One of the great things about operating a machine shop is the potential to succeed and thrive, whether the shop is small, midsize or large. You certainly don’t have to be big to be profitable.
Machine shops are often small businesses where employees personally interact with owners and managers. Many shops are family-owned, with employee relationships being more intimate than at larger companies. This presents unique challenges for shop managers, including how to maintain good relationships with employees, earn their respect and show concern for their well-being. At the same time, managers must not allow themselves to become too involved with employees’ personal lives. They should remain objective and manage from a safe distance. That balancing act between professional and personal can be difficult.
At our shop, 12 employees have been with us for at least 10 years. These workers are almost like extended family. Managing a smaller shop requires balancing family-like relationships in a fair, unbiased manner. This is not an easy job, and it’s important to show respect and even empathy for employees’ personal difficulties. However, establishing boundaries is essential to ensure that employee relationships remain appropriate and aboveboard.
Prior to his retirement from managing our shop, my dad employed people he knew personally outside work—or at least he tried. He was an involved, pushy boss, but he also was generous and gave a shot to people when others wouldn’t. This benefited the company at times, though not always.
One reason my dad succeeded at dealing with employees and balancing his personal and professional relationships was his ability to compartmentalize situations. Even if it was a reprimand or an otherwise unpleasant experience for the recipient, he could block out the personal aspect of the relationship and move on. He had the capacity to handle such circumstances without causing distress.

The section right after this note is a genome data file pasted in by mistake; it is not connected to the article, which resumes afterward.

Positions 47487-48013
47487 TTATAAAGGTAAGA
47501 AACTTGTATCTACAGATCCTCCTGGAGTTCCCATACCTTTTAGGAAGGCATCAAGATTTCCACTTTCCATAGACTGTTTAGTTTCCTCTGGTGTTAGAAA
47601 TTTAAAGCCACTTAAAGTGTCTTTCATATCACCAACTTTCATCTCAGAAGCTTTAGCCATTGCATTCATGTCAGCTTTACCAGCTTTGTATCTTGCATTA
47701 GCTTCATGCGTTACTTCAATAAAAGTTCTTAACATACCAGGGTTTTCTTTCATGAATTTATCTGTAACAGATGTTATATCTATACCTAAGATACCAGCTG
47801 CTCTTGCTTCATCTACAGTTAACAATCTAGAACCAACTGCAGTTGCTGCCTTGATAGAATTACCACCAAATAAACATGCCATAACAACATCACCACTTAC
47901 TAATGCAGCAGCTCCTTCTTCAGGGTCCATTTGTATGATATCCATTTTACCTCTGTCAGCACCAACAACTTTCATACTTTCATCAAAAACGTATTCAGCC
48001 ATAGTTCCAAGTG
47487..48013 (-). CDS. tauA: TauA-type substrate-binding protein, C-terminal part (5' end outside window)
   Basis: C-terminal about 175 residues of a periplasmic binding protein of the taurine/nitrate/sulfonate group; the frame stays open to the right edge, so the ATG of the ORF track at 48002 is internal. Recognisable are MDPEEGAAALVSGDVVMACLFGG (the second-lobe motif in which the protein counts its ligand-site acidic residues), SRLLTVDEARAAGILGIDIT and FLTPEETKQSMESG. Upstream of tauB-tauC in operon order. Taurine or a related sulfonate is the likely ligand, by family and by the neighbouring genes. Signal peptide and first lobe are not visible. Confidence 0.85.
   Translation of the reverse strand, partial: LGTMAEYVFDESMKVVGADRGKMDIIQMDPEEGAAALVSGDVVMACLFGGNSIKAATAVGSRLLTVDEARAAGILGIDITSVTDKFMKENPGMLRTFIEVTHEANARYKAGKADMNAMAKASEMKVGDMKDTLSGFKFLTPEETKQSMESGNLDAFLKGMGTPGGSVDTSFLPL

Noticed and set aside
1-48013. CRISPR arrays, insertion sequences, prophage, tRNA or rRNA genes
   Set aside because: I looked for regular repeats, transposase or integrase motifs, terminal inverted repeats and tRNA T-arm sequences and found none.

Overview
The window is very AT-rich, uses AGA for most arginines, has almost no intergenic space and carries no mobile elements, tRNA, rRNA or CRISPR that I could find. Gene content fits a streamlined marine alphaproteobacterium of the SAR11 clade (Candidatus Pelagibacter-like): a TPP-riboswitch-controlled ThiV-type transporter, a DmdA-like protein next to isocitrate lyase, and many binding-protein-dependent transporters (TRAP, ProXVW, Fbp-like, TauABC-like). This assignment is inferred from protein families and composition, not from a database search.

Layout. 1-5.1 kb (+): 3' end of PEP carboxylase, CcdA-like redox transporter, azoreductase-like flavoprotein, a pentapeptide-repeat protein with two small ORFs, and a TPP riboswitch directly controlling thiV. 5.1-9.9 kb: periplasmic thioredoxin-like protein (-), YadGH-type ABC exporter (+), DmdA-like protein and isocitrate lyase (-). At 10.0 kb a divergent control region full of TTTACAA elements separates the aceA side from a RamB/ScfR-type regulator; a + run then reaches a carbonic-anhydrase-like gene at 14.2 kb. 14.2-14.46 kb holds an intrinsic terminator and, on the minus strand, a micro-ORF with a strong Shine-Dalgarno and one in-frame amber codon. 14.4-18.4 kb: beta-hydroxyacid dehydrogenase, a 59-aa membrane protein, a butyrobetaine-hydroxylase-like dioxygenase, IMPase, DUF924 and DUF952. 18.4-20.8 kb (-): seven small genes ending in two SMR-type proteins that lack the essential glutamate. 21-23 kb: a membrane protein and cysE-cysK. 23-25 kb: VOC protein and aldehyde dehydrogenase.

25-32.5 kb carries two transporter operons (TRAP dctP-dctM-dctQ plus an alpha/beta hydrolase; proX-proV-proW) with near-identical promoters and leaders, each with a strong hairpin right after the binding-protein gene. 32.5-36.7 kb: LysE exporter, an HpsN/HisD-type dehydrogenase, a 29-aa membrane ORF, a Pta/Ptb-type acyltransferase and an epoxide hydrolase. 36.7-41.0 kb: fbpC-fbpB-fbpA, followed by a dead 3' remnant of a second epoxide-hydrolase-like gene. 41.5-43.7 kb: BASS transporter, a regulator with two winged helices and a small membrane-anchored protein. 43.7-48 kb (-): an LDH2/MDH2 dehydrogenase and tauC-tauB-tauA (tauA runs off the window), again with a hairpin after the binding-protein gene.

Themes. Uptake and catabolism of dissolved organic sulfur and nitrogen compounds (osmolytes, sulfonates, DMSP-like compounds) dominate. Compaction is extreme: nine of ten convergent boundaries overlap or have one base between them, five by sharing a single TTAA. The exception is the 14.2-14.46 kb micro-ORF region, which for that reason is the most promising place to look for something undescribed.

I try to embrace Dad’s thoughtful qualities, understanding that some people deserve a second chance in life. The daily grind of managing a shop can make one cynical about people and their problems, but employees are human and have issues.
A related challenge arises when a worker is promoted to manage people who were previously his or her co-workers. It’s not an easy situation to tackle, and much thought should be given to how this arrangement may impact employee relationships. If you’re climbing the career ladder to become a manager but finding that doing so causes friction with other employees, maybe your management ambition would be better applied at another company. But if you are capable of incorporating my dad’s knack for compartmentalization and aren’t overly sensitive, managing friends and peers can work. There are many examples of shop owners and managers who were once regular employees at those shops.
Small businesses, including machine shops, employ tightknit groups of people who must find a way to operate in a professional manner. If you’re able to put personal history aside for the benefit of the company, you likely will be far more successful at managing your team.